With Fire in Their Blood is also a romance, however, the romance is one that burns very slowly. We are introduced to three different candidates and I personally liked Lilly’s interactions with all of them (I do have a favourite, but I’m not going to spoil). To be honest, it kind of felt like she just had three different romances going on, which is not bad per se, but I did find how she interacted with each of them as though they were the one she’s pining after was slightly strange. It felt more akin to a fan liking multiple fictional characters; I don’t often see a person who interacts with multiple actual people like they are into them, only to seemingly care less once out of their presence. But I was able to brush past that since it was still written in an oddly charismatic way.

Lilly herself is a protagonist that I thought grew to be slightly more morose. She enters Castello as someone spooked by the city's gothic vibe. She has an innocence to her in that she is clearly in the dark about a wider mystery held by the inhabitants. However, when she finds it out, she becomes an irritable person whilst adjusting. When the acceptance hits in, she’s more determined to stand out rather than blend in, stepping forward to help Castello. I liked how her character grew from someone who refused to believe in those around her, to finding people she can trust and the ability to help them and the city. Our other three characters also faced immense growth. Christian goes from a barely existing wimp to bravely putting himself out there. Liza is a playful character who becomes extremely compelling after her backstory is revealed. And Nico, similarly, is found to have an interesting story. His character starts off as a bit of douche, but he gradually grows on the reader. All of the characters in this story are hugely engaging. They’re all written so well that I wouldn’t even be mad if one of them was the main character instead of Lilly. For the most part, characters feel fleshed out, however, that isn’t the case for all of them and I can only assume that’s because the novel is part of a series.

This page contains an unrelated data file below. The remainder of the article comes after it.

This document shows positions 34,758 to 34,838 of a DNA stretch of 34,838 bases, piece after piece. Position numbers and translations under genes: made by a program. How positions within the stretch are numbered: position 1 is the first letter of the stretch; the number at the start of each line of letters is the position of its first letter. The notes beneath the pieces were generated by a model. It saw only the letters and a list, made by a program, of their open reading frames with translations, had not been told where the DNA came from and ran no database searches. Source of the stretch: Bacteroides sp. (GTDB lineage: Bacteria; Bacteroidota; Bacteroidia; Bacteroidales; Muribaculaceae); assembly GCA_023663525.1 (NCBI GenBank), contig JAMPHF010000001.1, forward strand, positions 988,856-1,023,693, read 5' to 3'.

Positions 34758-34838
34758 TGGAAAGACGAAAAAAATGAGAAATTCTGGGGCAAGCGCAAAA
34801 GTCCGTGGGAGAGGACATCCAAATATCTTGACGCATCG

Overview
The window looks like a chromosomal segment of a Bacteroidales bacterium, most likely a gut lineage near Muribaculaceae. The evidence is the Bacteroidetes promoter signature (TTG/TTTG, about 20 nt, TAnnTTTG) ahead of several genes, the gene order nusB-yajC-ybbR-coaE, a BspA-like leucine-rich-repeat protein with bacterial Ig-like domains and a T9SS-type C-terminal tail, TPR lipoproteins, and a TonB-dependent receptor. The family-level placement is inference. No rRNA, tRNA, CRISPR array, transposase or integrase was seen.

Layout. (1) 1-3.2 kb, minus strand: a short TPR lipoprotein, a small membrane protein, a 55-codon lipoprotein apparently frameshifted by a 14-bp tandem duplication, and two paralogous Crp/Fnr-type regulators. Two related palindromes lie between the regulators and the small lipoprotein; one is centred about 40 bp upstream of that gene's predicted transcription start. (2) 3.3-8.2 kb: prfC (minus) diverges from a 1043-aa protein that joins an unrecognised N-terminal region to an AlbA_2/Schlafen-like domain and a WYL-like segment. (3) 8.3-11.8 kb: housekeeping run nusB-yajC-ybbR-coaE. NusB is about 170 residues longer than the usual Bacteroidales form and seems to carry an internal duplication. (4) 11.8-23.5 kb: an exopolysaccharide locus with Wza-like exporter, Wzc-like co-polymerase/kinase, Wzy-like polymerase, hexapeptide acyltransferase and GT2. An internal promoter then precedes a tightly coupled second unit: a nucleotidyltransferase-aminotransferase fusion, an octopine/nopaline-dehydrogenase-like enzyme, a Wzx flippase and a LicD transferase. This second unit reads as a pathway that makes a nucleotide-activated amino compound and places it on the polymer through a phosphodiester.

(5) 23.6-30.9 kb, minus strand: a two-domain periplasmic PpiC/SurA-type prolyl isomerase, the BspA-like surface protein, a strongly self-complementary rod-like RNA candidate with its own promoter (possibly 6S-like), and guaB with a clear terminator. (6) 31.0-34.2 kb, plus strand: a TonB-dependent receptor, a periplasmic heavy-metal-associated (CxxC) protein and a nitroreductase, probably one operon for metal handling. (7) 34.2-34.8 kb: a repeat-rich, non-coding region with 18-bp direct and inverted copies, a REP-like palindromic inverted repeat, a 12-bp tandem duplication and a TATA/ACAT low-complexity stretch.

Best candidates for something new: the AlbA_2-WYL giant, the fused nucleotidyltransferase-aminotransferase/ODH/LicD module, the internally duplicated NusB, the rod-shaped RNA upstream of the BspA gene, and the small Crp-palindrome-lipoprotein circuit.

I’d recommend With Fire in Their Blood to anyone who likes gothic romances with a central mystery theme. The story explores a multitude of different romances with multiple characters, not just the main ones. The darker atmosphere of the story gives in a different vibe to classic fantasy stories, however, it is definitely a worthwhile read for YA romance fantasy readers.

All in all, Kat Delacorte has written a dazzling story, omnipresent with personification and sensory language. I have never really gotten into gothic literature before, but this story has opened a whole new selection of books that I can try–especially with how well it is all incorporated in this novel. To think it is a debut is so strange. Delacorte will be creating beautiful stories far into the future, I can just tell. With Fire in Their Blood has been a pleasure to read and I’m glad I got the opportunity. Now to wait for book 2.

“I want to shape the universe in my image, and I don’t want it to fight back."

- Prabhleen is 16 and lives in Hamilton.
Publisher: Penguin Books
ISBN: 9780241487624
Format: Paperback
Publication: 2022
Ages: Young Adult
Themes: Gothic, romance, mystery, fantasy,